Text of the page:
As Bitcoin has continued to gain in popularity and accessibility around the globe, its price has similarly grown. The digital currency, widely seen as one of the earliest and the most important in paving the way for the new cryptocurrency industry, has reached a landmark achievement. Continued growth in price has elevated the cost of a single Bitcoin to more than $2,000 for the first time in history. With that achievement, the total value of Bitcoin has likewise climbed to an astounding $32.92 billion.

Precipitous Gains for Bitcoin This Year

The price of Bitcoin has been on an ascendant path for many months. Still, the currency has been valued much more highly than many of its competitors for years: Bitcoin first broke the $1,000 valuation threshold about four years ago. In the immediate aftermath of that period, however, Bitcoin dropped in price. Some analysts have attributed the dip to the demise of the major exchange Mt. Gox.

The supply of new bitcoins is expected to end sometime after the year 2110, at which point there will be 21 million bitcoins in digital existence. At the recent market price, the total value of all of the electronic tokens that will ever exist is slightly less than $39 billion.

By the end of 2016, Bitcoin had regained its lost ground and was trading at $1,000 once again. This may have been due to broader support from large financial institutions, the continued development of blockchain services, and new regulations from China. What has happened in the start of the new year, however, has taken nearly everyone by surprise.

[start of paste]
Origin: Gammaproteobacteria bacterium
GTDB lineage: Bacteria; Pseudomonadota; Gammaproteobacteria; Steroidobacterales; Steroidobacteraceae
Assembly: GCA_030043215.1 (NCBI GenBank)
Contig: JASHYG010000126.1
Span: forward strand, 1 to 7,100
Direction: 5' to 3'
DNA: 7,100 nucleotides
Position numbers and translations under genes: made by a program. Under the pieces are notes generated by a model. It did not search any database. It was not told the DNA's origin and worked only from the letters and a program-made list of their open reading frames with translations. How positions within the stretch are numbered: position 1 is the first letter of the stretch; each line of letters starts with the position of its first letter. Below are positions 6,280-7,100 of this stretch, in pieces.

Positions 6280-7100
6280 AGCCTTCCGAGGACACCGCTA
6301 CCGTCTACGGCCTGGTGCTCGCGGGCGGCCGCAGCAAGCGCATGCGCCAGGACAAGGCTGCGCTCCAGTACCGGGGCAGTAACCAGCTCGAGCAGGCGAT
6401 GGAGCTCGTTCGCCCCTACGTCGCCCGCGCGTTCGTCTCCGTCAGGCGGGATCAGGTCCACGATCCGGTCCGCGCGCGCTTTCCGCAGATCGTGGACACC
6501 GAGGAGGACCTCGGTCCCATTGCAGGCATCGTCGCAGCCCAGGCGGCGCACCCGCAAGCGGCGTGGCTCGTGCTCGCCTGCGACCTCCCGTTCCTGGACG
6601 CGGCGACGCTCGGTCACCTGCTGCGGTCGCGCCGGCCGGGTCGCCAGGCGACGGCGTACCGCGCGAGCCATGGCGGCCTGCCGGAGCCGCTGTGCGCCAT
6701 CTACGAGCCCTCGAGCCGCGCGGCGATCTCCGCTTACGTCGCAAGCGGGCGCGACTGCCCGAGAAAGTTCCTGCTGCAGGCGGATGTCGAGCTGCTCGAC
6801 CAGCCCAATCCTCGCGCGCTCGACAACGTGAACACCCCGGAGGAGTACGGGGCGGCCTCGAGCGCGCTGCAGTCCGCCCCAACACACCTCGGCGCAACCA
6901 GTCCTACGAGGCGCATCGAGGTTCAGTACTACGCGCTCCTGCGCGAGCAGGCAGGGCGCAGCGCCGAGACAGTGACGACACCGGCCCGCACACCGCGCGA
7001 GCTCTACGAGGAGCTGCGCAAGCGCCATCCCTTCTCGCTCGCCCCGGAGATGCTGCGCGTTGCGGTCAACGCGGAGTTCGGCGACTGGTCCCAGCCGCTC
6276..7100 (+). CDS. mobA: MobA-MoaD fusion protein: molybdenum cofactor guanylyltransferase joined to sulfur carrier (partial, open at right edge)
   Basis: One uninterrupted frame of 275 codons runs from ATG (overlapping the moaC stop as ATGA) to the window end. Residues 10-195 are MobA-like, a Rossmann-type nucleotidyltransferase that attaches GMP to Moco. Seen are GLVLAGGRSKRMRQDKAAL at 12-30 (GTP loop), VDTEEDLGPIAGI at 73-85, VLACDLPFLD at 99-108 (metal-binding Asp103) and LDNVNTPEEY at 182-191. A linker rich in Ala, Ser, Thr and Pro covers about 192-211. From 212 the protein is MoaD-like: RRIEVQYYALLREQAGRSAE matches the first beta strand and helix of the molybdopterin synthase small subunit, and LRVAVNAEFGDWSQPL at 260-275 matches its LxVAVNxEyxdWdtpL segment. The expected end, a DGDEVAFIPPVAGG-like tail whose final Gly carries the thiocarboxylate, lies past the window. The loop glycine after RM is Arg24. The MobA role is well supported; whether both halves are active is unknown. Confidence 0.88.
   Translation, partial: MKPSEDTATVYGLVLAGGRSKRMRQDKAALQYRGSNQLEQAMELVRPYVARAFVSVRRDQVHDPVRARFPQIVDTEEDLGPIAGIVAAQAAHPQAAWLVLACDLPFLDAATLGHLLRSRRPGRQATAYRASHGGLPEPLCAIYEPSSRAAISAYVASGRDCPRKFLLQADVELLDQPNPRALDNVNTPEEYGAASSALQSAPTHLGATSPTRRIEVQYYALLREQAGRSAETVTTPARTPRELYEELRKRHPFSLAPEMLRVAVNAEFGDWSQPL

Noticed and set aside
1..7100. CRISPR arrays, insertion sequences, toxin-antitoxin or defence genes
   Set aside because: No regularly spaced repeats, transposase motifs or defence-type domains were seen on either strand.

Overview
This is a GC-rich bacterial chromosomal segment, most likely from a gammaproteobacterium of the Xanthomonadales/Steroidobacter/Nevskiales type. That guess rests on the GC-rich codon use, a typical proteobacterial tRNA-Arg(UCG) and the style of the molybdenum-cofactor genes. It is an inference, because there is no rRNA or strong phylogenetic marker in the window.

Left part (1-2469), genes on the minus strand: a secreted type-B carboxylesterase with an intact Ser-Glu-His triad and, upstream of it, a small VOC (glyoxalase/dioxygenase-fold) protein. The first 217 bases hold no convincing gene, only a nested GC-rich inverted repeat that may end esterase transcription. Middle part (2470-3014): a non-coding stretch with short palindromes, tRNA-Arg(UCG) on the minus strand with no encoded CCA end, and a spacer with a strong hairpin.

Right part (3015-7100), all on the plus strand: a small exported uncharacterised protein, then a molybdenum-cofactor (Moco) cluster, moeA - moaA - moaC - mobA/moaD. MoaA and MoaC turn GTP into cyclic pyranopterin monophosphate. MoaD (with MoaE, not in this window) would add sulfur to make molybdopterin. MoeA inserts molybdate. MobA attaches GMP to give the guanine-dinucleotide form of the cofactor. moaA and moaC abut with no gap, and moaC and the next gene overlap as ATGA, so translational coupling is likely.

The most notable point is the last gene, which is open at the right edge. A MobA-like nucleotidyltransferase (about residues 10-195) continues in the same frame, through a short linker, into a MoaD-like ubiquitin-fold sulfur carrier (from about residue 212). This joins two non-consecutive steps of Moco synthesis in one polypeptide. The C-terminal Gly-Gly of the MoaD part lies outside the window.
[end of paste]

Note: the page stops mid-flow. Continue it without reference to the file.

From $1,300 to $2,000 in Weeks

At the end of April, Bitcoin was trading for about $1,300 per coin. In just three weeks, the valuation has climbed by about 50%, as Bitcoin topped the $2,000 mark this week. About 12% of that gain was in the past week alone. This is a significant gain, but in fact is not one that is unique to Bitcoin among cryptocurrencies. Ripple, a centralized currency designed for use by big banks, has climbed by 1,000% in the past few weeks, catapulting it to the second spot among all similar currencies in terms of valuation, according to Tech Crunch. At the same time, Bitcoin competitor Ethereum has also climbed to $130 per coin, more than double what it was a month ago

The end result of the overall gains in valuation across the cryptocurrency field is that Bitcoin no longer represents the largest share of all digital currencies. As of this writing, Bitcoin's market value now represents about 47% of total digital currencies, whereas it was about 80% just a few months ago. And yet, Bitcoin remains the most prominent and recognizable of currencies in this area. Perhaps scaling is limiting Bitcoin's growth as compared with some of the other currencies that are on the rise. Scaling occurs when the currency has grown so large that users cannot quickly confirm transactions unless users attach hefty fees for miners.

And, at the same time, analysts are cautious about the possibility of a bubble, although it is extremely difficult to assess the actual value of a digital currency anyway.